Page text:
Joan Finnigan was born in Ottawa in 1925 and died in 2007, the year her 31st book, and 12th book of poetry, Looking For A Turnout, was published.
She was the daughter of Ottawa Senators hockey legend Frank Finnigan - "The Shawville Express" - and his wife Maye Horner Finnigan, who grew up in Shawville, Quebec, where young Joan spent a lot of time with family as a girl.
Joan attended Lisgar Collegiate Institute where she edited the 100th anniversary edition of the school's history, Vox Lycei in 1943, Fifty years later, she edited the 150th edition of it.
To support herself, then to help support her family while her husband, Grant Mackenzie, was in medical school, then to raise their three children, Roderick, Jonathan and Martha, as a parent widowed in 1965, Joan wrote feature articles for the Ottawa Journal, Chatelaine, the Toronto Star Weekly and many other publications, together with radio scripts and teleplays for the CBC.
In 1969, Joan rose to national prominence with the NFB film, The Best Damn Fiddler From Calabogie To Kaladar. The film was directed by Peter Pearson and starred Chris Wiggins, Chris Reid, Margot Kidder, who died earlier this year, in her first lead role. It earned Joan the Etrog (Genie) award for best Canadian screenplay and is still considered one of the best Canadian films ever made.
Joan Finnigan was a Canadian literary celebrity in an era when Canadian literature was just coming into its own. She received the Centennial Medal for Poetry in 1967 for Entrance to the Greenhouse. The artwork and Joan's original manuscript for Look! The Land Is Growing Giants, published in French and English, were the first purchase by the National Library of Canada for its Children's Collection.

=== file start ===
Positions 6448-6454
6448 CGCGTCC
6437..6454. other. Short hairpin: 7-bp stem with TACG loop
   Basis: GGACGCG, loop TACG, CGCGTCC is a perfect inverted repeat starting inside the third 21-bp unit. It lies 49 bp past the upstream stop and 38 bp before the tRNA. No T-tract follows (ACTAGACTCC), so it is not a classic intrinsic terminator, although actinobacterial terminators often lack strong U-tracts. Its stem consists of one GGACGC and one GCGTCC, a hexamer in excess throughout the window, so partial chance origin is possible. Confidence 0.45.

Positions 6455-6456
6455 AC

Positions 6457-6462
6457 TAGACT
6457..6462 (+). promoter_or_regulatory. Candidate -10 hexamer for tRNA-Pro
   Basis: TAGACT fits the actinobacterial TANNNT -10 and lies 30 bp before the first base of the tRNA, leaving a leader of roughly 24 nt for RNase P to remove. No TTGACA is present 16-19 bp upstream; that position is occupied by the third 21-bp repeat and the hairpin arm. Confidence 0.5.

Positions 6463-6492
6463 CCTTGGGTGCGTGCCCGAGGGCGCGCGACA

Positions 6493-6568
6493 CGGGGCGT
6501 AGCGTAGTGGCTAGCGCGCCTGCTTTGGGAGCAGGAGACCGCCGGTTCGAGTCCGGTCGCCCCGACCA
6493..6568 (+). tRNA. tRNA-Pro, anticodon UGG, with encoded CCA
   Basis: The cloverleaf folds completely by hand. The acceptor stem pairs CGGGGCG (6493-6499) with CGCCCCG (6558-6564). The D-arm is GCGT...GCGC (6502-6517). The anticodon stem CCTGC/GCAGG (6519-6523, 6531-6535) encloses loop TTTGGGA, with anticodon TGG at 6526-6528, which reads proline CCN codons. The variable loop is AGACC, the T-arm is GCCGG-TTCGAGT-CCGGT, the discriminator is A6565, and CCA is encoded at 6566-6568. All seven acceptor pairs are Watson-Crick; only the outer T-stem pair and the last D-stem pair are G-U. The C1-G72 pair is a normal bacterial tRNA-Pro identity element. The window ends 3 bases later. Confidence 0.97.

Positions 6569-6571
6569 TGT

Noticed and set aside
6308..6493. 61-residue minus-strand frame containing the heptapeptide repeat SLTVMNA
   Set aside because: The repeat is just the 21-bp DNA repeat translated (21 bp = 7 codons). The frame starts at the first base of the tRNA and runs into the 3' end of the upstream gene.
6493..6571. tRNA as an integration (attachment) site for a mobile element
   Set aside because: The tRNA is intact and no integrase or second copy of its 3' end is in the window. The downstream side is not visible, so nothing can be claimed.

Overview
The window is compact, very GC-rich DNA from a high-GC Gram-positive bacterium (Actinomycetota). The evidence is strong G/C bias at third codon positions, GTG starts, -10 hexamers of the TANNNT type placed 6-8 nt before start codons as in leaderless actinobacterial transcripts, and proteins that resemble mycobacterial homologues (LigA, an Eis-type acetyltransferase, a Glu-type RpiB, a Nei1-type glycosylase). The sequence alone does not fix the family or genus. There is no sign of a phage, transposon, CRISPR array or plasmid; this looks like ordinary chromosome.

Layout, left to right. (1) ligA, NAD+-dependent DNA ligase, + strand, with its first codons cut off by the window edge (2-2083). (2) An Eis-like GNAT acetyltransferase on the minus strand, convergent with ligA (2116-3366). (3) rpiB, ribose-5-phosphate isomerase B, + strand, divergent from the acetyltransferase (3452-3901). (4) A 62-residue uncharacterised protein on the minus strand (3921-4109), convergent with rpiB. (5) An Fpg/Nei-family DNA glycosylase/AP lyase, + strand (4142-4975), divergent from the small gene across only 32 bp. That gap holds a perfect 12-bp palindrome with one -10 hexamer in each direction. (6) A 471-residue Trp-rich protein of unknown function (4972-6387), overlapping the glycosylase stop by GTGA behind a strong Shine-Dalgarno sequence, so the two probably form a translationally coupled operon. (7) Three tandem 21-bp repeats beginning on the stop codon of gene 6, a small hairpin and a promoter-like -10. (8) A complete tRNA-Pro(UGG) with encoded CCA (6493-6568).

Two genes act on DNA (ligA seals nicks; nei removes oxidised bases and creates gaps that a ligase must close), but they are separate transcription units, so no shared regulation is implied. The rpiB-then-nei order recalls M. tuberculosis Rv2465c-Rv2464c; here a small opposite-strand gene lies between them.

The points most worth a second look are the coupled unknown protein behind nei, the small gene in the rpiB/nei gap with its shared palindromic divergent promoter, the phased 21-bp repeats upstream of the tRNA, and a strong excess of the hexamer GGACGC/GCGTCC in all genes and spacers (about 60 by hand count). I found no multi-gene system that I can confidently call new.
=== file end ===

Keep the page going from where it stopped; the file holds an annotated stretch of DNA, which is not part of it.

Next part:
In 1984, Joan's Laughing All the Way Home made the short list for the Stephen Leacock Award for Humour. Joan's poetry collection, Wintering Over, made the short list for Ontario's Trillium Award in 1992. Ottawa's mayor Bob Chiarelli declared April 16, 2005 Joan Finnigan Day.
Though known for her many books of stories and fun, Joan was a poet all her life. She always said that the poetry could not be coaxed and that rather "it arose spontaneously". Woven throughout a lifetime of writing poetry, she wrote plays, short story collections and oral histories: among them, Songs from Both Sides of the River, which was performed at the NAC in 1987, Old Scores, New Goals: The Story of the Ottawa Senators (1992), Dancing at the Crossroads (1995), and six books of oral history beginning in 1981 with Some of the Stories I Told You Were True and finally in 2004, Life Along the Opeongo Line.
Joan Finnigan revered the contribution of the Ottawa Valley's storytellers in preserving history and developing legends. She spent thousands of hours interviewing of Ottawa Valley "old-timers," in hopes of preserving their stories while they were still alive, and, in so doing, helped define the literary genre that became known as "oral history."